Tips for evaluating corn hybrid demo plots
HUSK COVERAGE/EAR ANGLE. Hybrids will vary for completeness of husk coverage on the ear as well as tightness of the husk leaves around the ear. Ears protrude from the husk leaves are susceptible to insect and bird feeding. Husks that remain tight around the ear delay field drydown of the grain. Hybrids with upright ears are often associated with short shanks that may be more prone to ear and kernel rots than those ears that point down after maturity. This relationship received considerable attention in 2009 when Gibberella ear rot problems were widespread across the Eastern Corn Belt. However, we’ve observed that differences in ear “orientation” among hybrids can be strongly influenced by growing season and plant density. Also, under certain environmental conditions, some hybrids are more prone to drop ears, a major problem if harvesting is delayed.
The following are some additional points to consider during your plot evaluations:
1. Field variability alone can easily account for differences of 10 to 50 bushels per acre. Be extremely wary of strip plots that are not replicated, or only have "check" or "tester" hybrids inserted between every 5 to 10 hybrids. The best test plots are replicated (with all hybrids replicated at least three times).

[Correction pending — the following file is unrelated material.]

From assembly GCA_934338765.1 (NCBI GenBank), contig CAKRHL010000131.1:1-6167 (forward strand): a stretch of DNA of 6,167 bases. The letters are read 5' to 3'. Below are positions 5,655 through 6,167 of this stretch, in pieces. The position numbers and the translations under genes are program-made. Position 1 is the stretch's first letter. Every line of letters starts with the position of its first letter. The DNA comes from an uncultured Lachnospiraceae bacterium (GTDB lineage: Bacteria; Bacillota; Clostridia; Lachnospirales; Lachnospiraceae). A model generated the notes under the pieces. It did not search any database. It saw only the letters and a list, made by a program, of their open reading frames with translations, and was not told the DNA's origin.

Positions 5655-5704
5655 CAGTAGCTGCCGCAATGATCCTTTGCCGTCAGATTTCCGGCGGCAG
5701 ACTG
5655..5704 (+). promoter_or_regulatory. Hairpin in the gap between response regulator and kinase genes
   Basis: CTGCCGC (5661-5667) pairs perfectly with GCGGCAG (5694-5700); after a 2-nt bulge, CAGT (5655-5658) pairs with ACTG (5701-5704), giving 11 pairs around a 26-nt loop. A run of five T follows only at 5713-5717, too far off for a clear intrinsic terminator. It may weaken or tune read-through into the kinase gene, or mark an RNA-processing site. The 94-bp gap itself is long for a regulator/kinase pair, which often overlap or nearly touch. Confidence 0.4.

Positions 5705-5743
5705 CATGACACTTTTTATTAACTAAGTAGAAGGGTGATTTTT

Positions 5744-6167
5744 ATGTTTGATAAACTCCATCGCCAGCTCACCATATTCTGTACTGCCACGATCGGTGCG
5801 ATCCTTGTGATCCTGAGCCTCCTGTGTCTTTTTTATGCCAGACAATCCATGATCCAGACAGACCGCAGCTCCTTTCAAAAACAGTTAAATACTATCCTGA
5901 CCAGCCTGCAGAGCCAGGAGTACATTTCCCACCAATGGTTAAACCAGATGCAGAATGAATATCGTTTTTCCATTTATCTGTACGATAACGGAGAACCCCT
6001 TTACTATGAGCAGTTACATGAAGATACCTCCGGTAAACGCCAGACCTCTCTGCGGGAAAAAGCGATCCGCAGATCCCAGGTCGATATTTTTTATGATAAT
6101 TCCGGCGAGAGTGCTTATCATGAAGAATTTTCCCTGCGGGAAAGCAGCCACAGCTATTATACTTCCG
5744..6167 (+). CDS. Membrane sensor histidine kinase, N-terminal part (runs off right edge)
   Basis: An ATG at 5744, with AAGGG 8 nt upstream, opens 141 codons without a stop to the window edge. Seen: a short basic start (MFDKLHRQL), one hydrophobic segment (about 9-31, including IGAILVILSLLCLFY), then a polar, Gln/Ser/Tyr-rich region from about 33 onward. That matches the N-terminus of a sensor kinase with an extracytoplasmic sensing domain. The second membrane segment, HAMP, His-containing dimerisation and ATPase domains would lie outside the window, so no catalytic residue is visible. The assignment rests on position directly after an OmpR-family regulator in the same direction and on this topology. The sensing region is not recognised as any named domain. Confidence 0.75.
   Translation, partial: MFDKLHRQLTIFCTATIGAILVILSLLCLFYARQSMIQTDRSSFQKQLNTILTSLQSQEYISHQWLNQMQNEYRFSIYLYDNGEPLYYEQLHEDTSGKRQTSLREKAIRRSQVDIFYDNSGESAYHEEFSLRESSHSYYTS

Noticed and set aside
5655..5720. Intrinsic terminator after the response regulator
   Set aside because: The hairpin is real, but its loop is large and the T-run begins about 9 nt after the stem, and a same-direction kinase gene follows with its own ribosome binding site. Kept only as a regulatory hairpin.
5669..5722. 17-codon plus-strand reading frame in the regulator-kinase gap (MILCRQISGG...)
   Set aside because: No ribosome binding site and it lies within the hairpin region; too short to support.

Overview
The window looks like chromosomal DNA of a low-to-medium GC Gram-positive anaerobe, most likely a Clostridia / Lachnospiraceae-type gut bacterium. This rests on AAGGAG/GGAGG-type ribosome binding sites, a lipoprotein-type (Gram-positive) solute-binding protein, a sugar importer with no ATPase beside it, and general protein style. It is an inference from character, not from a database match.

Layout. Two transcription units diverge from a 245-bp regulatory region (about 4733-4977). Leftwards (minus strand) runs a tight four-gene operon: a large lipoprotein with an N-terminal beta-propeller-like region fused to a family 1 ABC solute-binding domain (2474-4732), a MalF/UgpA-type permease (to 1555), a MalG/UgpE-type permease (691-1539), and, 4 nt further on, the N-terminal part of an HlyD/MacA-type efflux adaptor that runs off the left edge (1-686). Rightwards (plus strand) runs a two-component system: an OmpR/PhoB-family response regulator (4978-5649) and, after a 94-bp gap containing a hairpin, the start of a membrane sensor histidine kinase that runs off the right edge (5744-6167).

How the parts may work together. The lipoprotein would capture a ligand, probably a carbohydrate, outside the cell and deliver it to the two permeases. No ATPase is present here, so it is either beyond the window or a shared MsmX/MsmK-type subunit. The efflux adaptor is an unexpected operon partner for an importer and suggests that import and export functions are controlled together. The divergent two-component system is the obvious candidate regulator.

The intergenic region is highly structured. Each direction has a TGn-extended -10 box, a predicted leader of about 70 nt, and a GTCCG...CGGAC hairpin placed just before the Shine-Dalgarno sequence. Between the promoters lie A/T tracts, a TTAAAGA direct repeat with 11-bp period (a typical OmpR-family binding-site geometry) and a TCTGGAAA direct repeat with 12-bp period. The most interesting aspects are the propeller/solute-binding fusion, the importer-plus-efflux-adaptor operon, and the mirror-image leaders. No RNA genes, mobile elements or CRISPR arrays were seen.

2. Don't put much stock in results from ONE LOCATION AND ONE YEAR, even if the trial is well run and reliable. This is especially important this year given the tremendous variability in growing conditions (e.g. planting dates) and crop performance across the state. Don't overemphasize results from ONE TYPE OF TRIAL. Use data and observations from university trials, local demonstration plots, and then your own on-farm trials to look for consistent trends.
3. Initial appearances can be deceiving, especially visual assessments! Use field days to make careful observations and ask questions, but reserve decisions concerning hybrid selection until you've seen performance results.
4. Walk into plots and check plant populations. Hybrids with large ears or two ears/plant may have thin stands.
5. Break ears in two to check relative kernel development of different hybrids. Use kernel milk line development to compare relative maturity of hybrids if hybrids have not yet reached black layer. Hybrids that look most healthy and green may be more immature than others. Don't confuse good late season plant health ("stay green") with late maturity.
6. Differences in standability will not show up until later in the season and/or until after a windstorm. Pinch or split the lower stalk to see whether the stalk pith is beginning to rot.
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